PR protest

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Brian Wilson says that proportional representation leads to the election of MEPs who are unidentifiable, have nothing to say and whom nobody hears of between elections (Perspective, 24 May). However, the parties publish lists of their candidates in order of preference (published in The Scotsman on 21 May) so we know as much (or as little) about the representatives we are voting for as in UK elections. It is true that nothing may be heard of most of them until the next election, but the same could be said of the platoons of lobby-fodder sent to Westminster. But it is not always so: Struan Stevenson, for instance, has had letters and articles in The Scotsman.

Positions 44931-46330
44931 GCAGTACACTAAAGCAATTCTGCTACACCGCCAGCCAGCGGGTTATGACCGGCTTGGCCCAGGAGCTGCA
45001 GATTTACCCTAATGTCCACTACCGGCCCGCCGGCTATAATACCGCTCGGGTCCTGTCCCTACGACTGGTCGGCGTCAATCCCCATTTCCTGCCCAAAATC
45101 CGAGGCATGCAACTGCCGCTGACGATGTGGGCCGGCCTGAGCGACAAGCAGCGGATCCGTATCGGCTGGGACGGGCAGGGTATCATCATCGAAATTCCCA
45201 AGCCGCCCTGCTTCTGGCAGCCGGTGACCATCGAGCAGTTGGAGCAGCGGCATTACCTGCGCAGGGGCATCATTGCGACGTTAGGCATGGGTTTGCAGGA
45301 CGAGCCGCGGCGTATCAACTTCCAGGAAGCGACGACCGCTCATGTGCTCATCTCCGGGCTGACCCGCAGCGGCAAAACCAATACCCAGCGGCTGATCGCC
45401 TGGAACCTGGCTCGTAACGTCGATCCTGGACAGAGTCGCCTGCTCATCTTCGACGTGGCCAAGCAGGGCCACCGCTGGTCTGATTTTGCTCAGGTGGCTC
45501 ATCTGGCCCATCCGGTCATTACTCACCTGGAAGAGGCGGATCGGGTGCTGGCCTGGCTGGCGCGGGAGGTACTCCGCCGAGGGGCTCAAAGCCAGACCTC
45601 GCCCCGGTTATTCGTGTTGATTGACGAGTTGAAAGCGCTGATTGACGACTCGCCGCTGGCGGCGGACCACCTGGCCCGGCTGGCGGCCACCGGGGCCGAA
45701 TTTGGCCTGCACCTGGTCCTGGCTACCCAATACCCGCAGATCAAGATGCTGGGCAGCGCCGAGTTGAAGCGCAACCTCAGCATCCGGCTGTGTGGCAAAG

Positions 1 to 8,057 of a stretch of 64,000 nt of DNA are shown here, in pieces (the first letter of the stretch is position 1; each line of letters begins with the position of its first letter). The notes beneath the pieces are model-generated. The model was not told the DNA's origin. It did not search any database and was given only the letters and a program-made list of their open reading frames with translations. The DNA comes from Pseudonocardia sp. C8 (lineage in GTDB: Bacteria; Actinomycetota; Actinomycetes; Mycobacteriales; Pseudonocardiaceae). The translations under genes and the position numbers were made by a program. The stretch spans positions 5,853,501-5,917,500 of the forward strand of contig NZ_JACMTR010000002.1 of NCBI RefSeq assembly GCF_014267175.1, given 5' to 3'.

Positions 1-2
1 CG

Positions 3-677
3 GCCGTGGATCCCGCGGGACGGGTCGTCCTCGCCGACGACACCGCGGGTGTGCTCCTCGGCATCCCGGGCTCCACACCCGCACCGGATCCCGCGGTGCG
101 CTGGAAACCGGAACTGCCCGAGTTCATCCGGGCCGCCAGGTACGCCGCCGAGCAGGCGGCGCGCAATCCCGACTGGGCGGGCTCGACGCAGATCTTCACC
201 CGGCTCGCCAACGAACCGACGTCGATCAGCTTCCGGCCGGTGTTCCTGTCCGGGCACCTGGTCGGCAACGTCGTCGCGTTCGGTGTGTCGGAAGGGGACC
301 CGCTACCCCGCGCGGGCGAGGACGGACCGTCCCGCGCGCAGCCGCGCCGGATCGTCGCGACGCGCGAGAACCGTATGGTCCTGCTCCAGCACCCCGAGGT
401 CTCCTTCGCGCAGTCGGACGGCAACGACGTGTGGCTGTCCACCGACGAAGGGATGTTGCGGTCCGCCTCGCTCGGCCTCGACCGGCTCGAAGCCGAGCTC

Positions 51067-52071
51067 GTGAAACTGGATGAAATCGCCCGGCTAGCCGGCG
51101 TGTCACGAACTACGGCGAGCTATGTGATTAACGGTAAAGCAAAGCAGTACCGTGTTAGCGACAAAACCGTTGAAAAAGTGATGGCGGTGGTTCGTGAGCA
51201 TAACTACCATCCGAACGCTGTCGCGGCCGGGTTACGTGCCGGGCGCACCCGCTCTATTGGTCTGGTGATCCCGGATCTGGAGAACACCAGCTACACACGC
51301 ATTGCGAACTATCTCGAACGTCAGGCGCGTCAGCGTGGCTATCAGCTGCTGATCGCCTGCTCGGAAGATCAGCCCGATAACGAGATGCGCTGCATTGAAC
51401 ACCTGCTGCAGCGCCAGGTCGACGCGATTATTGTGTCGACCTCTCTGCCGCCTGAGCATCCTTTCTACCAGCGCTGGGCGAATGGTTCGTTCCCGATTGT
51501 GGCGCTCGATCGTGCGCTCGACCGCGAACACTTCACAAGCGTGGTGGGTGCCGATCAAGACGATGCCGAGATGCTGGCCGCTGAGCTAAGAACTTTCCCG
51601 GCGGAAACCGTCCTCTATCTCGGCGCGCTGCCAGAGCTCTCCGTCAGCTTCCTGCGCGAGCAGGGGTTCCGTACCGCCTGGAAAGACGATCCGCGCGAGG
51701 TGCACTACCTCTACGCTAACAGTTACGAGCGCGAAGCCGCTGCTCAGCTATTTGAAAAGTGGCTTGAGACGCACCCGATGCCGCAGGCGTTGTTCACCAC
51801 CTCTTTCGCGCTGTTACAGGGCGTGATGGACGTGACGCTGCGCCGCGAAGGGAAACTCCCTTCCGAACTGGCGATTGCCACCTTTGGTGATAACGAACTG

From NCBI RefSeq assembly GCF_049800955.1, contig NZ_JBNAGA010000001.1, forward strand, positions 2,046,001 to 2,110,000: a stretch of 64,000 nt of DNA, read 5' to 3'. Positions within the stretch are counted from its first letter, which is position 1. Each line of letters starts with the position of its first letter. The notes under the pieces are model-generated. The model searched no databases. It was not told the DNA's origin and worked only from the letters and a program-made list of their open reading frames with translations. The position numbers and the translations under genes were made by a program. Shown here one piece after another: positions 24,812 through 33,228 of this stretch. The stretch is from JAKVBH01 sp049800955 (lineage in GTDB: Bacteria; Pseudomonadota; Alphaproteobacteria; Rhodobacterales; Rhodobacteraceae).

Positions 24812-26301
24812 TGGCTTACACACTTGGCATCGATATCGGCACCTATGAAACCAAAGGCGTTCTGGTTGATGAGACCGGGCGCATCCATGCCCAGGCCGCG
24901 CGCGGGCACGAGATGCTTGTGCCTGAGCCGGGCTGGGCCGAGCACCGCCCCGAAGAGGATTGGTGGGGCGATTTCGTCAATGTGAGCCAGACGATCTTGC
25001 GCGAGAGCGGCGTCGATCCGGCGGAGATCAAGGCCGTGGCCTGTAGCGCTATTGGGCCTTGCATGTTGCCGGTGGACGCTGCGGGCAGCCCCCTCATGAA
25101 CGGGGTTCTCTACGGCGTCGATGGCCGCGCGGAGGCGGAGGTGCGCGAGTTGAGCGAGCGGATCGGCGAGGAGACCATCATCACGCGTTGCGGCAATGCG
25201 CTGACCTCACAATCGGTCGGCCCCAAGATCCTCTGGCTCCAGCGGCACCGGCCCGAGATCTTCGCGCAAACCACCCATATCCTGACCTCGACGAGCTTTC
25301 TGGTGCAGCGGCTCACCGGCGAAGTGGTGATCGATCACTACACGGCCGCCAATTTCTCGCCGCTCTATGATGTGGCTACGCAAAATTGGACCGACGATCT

Mr Wilson’s main complaint seems to be that, because of PR, the European elections provide “the ideal platform for otherwise unelectable chancers” – in this instance Ukip, dismissed as a “party of protest”. However, in the rest of his article he stresses that Ukip’s views command wide support, so it would seem appropriate that, in a democratic system, they should win seats. And did not Labour begin as a protest movement with candidates who were unelectable until given a leg-up by the old Liberal Party?

I would suggest the reason protest movements can do well in European elections is that the European Parliament lacks the power to make or unmake the government. The same phenomenon can be seen in by-elections to Westminster. Could it be that Mr Wilson’s detestation of PR arises from the fact the first-past-the-post system for UK elections, as currently organised, gives 
Labour a built-in advantage?

S Beck

Craigleith Drive

Edinburgh